Humans have been handing mirrors to animals since at least the early 1800s, when a young Charles Darwin proffered a polished glass to a pair of orangutans at the London Zoo. “Both were astonished beyond measure at looking glass, looked at it every way, sideways, & with most steady surprise,” Darwin wrote in his notebook. More than a century later, psychologist Gordon G. Gallup codified what became known as the mirror test, when in 1970 he demonstrated that chimpanzees could recognize their own reflections. Only a handful of other animals have passed the mirror test: apes, dolphins, orcas, Eurasian magpies and an Asian elephant named Happy.
“There are many camps that argue about what this all means,” Joshua Plotnik, a visiting psychology professor at the City University of New York's Hunter College and founder of the nonprofit Think Elephants International, told The Washington Post. Some scientists view a successful mirror test as a sign that animals have self-awareness, linked to complex concepts like empathy. And if an animal can't pass the test, well, then it simply can't be self-aware.
Plotnik, who worked on Happy's mirror test, took a more diplomatic approach. It is more likely, he said, that self-awareness exists on a continuum, with varying levels of animal understanding. What's more, for some species the mirror test simply is a bad exam — particularly for those that rely less on visual senses, unlike humans or magpies.
This led Plotnik and a colleague, Rachel Dale, a graduate student at the University of Veterinary Medicine, Vienna, to develop a test from the perspective of an elephant. Vision is not the primary sense of an elephant, Plotnik said. “Elephants probably ‘see’ their world with their ears and trunks,” he said.
The scientists modified a test given to human infants. When children are between 18 and 24 months old, they can pass the mirror test. This is also the age when humans develop what is called “body-awareness,” which means they recognize that their bodies have a relationship with the environment.
In tests of human body awareness, children are told to push a shopping cart toward a caregiver. There's a trick: Tied behind the shopping cart is a mat. The children begin the test standing on the mat, which prevents them from pushing the cart forward. To be successful, children have to realize their own bodies are obstacles. Children older than 18 months figure out that they should step off the mat and steer the cart from the side.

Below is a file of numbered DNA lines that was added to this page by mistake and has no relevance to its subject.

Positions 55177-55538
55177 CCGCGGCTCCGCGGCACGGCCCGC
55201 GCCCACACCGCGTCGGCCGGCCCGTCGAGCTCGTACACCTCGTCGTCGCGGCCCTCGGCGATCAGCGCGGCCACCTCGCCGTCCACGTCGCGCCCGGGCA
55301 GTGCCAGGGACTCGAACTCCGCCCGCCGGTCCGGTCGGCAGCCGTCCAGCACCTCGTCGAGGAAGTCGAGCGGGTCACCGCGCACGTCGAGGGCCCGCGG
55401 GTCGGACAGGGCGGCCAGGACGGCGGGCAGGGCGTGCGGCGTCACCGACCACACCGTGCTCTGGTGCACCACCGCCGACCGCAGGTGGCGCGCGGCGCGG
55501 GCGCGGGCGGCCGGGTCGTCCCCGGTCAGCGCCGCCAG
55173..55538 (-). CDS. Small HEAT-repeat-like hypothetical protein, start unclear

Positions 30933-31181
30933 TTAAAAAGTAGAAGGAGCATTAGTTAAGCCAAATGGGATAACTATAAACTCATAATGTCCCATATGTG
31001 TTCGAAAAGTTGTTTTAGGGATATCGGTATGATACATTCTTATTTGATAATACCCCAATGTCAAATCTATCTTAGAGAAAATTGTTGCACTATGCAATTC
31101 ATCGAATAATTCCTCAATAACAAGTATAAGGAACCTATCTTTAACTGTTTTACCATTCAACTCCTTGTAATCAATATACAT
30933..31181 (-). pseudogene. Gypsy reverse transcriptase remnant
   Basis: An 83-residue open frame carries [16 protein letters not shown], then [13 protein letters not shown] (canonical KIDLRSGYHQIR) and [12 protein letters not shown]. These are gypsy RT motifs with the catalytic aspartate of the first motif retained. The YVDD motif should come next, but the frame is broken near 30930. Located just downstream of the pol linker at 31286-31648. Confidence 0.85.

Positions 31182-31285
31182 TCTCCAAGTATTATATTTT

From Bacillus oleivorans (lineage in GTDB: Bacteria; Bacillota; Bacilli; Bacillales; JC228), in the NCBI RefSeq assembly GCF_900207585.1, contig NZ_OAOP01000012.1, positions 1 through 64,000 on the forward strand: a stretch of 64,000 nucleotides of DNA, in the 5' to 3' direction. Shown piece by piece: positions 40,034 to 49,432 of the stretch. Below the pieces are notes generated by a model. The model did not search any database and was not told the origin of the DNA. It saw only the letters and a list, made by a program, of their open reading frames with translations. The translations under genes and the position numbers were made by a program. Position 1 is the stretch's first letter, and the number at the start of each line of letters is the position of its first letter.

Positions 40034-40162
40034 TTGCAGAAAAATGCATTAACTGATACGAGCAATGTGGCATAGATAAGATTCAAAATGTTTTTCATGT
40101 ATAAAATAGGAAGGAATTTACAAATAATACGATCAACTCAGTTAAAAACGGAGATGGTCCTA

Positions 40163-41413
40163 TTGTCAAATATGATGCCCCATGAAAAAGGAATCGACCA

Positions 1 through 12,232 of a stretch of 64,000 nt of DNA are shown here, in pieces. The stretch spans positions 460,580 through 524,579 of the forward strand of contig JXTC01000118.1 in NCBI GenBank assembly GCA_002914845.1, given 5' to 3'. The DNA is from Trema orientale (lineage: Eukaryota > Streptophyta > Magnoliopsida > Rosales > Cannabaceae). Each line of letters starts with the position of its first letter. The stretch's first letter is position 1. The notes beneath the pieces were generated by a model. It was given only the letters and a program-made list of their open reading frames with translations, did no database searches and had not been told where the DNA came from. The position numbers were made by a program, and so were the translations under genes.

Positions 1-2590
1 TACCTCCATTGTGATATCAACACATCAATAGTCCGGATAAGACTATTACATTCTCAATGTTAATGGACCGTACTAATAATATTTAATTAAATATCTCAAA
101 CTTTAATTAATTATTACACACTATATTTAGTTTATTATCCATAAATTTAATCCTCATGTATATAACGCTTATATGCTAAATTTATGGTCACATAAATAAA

As Plotnik and Dale wrote Wednesday in the journal Scientific Reports, elephants do something remarkably similar. “They have clearly recognized that their body can get in the way of something,” Plotnik said.
To test the elephants, the scientists traveled to Thailand, where they posed a problem to 12 Asian pachyderms. The elephants had to pick up a stick and hand it over to their mahouts, or trainers. In the experimental condition, the scientists tied the stick to a rubber mat. As in the study of human children, the elephants began the test standing on the mat. The animals “very quickly” realized that they had to step off the mat to hand over the stick, Plotnik said. During trials when the stick was unattached to the mat, the elephants rarely bothered to lift their feet.
This demonstration of an elephant's body awareness was different, Plotnik said, than a cat licking the fur attached to its haunches. That behavior may not show any thought more labored than, say, a reaction to an itch. The problem solving in the new study was a few notches more complex. If an elephant lacked an awareness of its immense body, Plotnik argued, the animal would keep trying to exchange the stick while standing on the mat. Or the elephant would simply give up.
“I'm not sure that this test is nearly as complex as the mirror test,” Plotnik said. But, taken together with the mirror test, the stick experiment added “another point to the spectrum of self-understanding” for elephants. This was far from the only additional marker of complex elephant behavior: In 2014, Plotnik and biologist Frans de Waal determined that the animals will console other distraught elephants. It has been suggested, too, that elephants mourn their dead.
The psychologist said his motivation was not to simply gauge elephant intelligence. Asian elephants are not poached for ivory at the rate of their African relatives. But they come into conflict with people just the same, as growing human populations in Asia encroach upon elephant habitat. Some local communities have tried scaring Asian elephants away with firecrackers or electrical fences, to limited success.
Those are human solutions, Plotnik said, to a problem that also involves another intelligent species. He said his research could inform what we know about elephants' need for space, for themselves as well as their family groups.
“The more we understand about elephant behavior,” he said, “the better we will be able to come up with conservation strategies that work.”